Nonsteroidal anti-inflammatory drugs (NSAIDs). NSAIDs include over-the-counter options such as ibuprofen (Advil, Motrin IB, others) and naproxen sodium (Aleve), as well as more-powerful prescription NSAIDs such as indomethacin (Indocin) or celecoxib (Celebrex).
Your doctor may prescribe a higher dose to stop an acute attack, followed by a lower daily dose to prevent future attacks.
NSAIDs carry risks of stomach pain, bleeding and ulcers.
Colchicine. Your doctor may recommend colchicine (Colcrys, Mitigare), a type of pain reliever that effectively reduces gout pain. The drug's effectiveness may be offset, however, by side effects such as nausea, vomiting and diarrhea, especially if taken in large doses.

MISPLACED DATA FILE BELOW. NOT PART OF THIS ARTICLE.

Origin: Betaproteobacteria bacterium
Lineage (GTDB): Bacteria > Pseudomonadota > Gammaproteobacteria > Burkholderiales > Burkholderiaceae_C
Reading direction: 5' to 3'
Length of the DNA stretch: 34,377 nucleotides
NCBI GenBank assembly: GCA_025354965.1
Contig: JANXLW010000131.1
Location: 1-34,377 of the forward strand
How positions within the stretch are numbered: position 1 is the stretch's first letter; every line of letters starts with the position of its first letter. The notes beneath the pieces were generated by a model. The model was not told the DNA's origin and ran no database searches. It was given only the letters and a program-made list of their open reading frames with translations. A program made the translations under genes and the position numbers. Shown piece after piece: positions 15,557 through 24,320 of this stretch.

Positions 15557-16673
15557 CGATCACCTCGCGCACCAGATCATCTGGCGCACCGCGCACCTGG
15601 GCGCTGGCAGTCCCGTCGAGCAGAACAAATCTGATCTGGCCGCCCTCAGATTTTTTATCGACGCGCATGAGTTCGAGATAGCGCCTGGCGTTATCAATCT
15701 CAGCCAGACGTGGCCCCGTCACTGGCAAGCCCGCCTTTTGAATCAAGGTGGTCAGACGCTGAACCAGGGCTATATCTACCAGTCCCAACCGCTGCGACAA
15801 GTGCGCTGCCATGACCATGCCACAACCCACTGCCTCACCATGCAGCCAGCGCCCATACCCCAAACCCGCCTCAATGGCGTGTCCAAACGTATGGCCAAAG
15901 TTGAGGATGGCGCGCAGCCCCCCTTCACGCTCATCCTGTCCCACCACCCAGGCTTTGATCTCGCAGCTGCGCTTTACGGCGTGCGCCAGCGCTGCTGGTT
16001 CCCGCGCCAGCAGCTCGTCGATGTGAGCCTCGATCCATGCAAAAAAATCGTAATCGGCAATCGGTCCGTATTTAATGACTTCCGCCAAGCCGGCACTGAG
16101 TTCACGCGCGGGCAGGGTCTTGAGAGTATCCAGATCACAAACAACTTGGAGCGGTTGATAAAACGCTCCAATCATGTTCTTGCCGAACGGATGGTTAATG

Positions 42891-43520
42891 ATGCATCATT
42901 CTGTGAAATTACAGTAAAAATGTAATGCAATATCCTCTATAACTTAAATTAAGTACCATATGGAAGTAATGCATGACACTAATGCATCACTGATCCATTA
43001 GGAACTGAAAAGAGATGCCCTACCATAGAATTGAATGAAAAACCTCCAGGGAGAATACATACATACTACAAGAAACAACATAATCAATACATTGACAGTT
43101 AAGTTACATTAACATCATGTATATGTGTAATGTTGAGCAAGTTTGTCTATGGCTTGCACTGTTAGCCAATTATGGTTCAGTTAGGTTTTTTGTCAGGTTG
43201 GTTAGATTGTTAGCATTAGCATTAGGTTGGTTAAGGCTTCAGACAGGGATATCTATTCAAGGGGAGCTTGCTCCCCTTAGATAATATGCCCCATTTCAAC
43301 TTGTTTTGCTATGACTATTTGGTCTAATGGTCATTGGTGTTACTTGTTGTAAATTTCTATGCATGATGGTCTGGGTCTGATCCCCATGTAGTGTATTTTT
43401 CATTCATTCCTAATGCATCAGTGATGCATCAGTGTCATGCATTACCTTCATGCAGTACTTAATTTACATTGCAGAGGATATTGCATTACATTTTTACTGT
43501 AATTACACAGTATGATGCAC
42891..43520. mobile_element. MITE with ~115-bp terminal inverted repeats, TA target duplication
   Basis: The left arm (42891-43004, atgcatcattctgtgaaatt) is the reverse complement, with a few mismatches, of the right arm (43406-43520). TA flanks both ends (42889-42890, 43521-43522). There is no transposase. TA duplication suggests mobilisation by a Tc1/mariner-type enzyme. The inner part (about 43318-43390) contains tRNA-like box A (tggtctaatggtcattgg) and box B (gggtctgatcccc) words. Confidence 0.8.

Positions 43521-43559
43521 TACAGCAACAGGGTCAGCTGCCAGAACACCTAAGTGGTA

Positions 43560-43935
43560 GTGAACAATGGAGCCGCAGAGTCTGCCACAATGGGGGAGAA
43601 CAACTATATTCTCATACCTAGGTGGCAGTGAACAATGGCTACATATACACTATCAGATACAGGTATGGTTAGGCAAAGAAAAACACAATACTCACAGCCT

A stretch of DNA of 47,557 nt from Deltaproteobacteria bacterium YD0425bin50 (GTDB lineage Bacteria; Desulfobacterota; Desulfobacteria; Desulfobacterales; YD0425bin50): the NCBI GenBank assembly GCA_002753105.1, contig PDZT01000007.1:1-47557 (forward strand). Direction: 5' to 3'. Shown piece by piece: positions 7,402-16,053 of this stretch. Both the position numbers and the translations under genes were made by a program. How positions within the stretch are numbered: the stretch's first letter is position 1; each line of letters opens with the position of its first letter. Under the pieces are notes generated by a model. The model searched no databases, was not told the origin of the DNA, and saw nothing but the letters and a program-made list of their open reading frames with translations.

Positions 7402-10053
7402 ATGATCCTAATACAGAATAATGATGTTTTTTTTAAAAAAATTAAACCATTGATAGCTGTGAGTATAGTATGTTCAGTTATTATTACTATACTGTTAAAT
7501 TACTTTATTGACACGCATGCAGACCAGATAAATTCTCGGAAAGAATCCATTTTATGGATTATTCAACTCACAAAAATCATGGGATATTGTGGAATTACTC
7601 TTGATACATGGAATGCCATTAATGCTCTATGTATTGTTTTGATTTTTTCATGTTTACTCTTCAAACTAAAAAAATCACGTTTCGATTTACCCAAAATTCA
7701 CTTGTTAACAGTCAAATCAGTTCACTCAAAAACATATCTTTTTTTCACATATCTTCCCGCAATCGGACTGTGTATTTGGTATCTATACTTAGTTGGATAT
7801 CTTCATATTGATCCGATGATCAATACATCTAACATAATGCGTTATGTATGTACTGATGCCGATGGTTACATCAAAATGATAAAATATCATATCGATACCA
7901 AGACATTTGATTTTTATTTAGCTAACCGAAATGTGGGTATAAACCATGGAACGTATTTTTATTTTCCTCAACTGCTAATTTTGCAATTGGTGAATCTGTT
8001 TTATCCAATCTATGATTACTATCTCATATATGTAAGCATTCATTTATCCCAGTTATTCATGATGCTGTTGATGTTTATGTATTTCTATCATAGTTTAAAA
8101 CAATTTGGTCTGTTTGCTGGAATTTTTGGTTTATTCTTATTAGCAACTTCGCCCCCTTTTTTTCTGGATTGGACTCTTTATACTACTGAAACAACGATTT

After an acute gout attack resolves, your doctor may prescribe a low daily dose of colchicine to prevent future attacks.
Corticosteroids. Corticosteroid medications, such as the drug prednisone, may control gout inflammation and pain. Corticosteroids may be in pill form, or they can be injected into your joint.
Corticosteroids are generally used only in people with gout who can't take either NSAIDs or colchicine. Side effects of corticosteroids may include mood changes, increased blood sugar levels and elevated blood pressure.